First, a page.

Some want to sneak regulation in through the courts. Law professor Danielle Keats Citron, for example, has called for a "carefully structured inquisitorial model of quality control" over algorithms and AI technologies to be achieved through a legal principle she calls "technological due process." A 2014 White House report on privacy and big data seemed to nod at a more beefed up administrative investigatory process, calling upon regulators to sniff around algorithms for "discriminatory impact upon protected classes." Of course, few innovators want to openly break the law or unfairly affect certain groups of people, but such federal investigations, when not carefully structured, run the risk of becoming over-zealous witch hunts.
These regulatory proposals have the commonality of creating disproportionately more problems than the few ones they seek to address. As noted above, an overbearing regulatory regime would rob us of trillions in economic growth and cost savings, vast improvements of life, and millions of lives saved across the world. But even a lighter regulatory regime or liability structure could chill AI development, which would have a similar effect.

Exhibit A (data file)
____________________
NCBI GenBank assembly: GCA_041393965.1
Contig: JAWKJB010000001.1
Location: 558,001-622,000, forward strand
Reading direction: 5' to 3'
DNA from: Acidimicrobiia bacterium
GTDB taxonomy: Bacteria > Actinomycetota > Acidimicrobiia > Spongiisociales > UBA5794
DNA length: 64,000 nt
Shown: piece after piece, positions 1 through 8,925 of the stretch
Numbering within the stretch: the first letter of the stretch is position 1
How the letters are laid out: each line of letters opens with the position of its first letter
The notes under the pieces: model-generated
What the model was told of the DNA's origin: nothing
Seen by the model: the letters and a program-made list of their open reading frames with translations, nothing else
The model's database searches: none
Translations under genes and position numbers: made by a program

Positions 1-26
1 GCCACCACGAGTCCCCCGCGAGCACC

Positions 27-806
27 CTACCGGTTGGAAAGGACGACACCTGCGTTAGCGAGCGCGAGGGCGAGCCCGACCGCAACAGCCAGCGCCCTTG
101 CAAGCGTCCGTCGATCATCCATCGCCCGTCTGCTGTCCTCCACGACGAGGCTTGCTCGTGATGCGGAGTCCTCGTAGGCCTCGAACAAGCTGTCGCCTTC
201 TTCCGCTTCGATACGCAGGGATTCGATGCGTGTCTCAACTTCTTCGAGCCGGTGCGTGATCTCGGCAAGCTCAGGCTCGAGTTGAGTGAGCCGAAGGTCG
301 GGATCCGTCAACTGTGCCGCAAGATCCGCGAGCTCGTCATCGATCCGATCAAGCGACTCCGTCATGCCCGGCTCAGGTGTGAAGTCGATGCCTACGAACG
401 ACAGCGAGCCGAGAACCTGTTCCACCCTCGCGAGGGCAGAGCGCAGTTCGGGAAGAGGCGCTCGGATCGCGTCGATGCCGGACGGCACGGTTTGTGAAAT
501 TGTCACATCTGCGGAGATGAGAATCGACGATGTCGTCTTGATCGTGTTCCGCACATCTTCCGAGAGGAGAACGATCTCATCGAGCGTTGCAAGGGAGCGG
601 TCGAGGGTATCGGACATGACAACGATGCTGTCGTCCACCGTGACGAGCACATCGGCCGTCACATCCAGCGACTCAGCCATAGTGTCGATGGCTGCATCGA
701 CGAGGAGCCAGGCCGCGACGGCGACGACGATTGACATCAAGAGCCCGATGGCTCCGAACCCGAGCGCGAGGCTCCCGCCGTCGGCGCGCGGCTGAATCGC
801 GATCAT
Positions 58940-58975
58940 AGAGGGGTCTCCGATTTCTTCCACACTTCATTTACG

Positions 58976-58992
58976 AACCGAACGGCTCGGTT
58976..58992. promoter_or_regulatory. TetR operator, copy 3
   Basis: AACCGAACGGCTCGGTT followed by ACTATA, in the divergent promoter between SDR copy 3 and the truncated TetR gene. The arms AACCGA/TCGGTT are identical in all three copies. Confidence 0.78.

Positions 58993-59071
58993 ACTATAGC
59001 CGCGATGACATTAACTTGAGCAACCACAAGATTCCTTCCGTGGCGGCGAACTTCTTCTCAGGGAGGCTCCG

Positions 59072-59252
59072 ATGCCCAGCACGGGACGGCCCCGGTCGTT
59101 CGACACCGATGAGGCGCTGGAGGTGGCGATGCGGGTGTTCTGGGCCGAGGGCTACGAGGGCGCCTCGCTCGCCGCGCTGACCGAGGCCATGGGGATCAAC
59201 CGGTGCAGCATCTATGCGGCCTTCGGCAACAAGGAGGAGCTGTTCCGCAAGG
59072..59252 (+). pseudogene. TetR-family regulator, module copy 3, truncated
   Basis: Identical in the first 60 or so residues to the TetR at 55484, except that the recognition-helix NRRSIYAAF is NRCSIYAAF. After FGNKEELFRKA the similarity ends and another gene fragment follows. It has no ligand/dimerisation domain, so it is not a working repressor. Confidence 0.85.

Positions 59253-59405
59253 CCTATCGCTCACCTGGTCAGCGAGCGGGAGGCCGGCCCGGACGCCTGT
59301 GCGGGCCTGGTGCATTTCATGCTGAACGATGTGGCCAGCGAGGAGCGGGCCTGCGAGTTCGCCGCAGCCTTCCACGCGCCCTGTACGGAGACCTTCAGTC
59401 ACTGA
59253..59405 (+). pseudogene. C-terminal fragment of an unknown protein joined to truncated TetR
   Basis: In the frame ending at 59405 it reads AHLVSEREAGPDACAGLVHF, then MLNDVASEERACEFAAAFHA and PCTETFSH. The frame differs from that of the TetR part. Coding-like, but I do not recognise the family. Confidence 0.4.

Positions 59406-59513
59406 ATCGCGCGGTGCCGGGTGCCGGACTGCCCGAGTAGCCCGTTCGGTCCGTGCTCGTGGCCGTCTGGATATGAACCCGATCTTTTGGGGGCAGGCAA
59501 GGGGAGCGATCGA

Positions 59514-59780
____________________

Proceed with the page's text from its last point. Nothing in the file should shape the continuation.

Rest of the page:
And indeed, there are far better ways of addressing these problems as well. Our machines have gotten smarter. Isn't it time that our regulations do the same? The old command-and-control model of the past simply will not work, not least because much of the information that regulators would need to make informed decisions are not even apparent to the developers who work on these technologies (especially in the case of machine learning.)
What should policymakers embrace instead? Humility, education, and collaboration with academics, innovators, and industry. Most concerns will be readily addressed through the market forces of competition and certification. Where large problems do present themselves—as is the case with AI technologies applied to law enforcement techniques, or the development of "smart weapons" for armies—perhaps more precaution is warranted. But in the vast majority of cases, dialogue and the normal tools of liability and legal remedies will be more than sufficient to get the job done.
The benefits of AI technologies are projected to be enormous. It's up to us to make sure that we don't allow the humans to stifle the robots.